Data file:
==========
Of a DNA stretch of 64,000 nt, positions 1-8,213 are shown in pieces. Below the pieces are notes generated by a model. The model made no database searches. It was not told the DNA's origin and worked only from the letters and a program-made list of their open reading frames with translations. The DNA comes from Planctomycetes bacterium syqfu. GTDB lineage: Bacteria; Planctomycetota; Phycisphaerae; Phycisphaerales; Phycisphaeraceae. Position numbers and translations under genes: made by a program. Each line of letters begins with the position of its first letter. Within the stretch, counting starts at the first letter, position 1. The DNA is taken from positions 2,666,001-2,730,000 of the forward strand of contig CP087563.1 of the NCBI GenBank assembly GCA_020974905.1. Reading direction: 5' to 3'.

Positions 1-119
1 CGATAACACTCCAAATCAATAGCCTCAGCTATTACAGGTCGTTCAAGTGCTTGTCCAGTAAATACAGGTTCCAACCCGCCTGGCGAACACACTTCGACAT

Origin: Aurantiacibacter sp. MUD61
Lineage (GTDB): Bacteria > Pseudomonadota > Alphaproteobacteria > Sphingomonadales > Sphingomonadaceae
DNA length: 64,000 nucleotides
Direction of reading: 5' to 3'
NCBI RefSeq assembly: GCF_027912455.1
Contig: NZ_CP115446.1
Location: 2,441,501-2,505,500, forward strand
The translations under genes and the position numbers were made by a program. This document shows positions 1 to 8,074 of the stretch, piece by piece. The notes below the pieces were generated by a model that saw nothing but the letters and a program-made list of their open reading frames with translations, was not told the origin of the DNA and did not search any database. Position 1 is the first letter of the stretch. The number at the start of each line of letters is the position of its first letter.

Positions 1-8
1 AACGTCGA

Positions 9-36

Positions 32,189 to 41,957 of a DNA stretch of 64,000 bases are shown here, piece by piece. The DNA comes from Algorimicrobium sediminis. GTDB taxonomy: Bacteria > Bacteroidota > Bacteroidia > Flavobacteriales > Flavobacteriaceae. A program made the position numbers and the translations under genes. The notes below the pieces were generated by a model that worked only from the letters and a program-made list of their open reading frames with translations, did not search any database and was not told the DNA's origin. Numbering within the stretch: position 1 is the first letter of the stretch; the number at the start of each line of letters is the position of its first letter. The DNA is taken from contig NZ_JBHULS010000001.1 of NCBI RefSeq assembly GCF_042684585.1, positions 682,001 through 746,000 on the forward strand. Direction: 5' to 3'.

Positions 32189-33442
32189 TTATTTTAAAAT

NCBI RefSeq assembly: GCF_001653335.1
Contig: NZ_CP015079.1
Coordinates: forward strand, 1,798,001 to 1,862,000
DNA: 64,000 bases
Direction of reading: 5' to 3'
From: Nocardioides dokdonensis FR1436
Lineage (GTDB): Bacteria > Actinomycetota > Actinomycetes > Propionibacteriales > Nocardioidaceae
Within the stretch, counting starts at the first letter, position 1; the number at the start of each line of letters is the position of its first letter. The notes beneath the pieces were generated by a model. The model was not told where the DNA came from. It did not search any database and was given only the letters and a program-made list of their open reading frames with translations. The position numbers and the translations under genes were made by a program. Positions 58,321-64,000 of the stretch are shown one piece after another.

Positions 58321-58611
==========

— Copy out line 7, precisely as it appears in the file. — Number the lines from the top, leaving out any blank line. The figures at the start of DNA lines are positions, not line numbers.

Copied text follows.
Direction of reading: 5' to 3'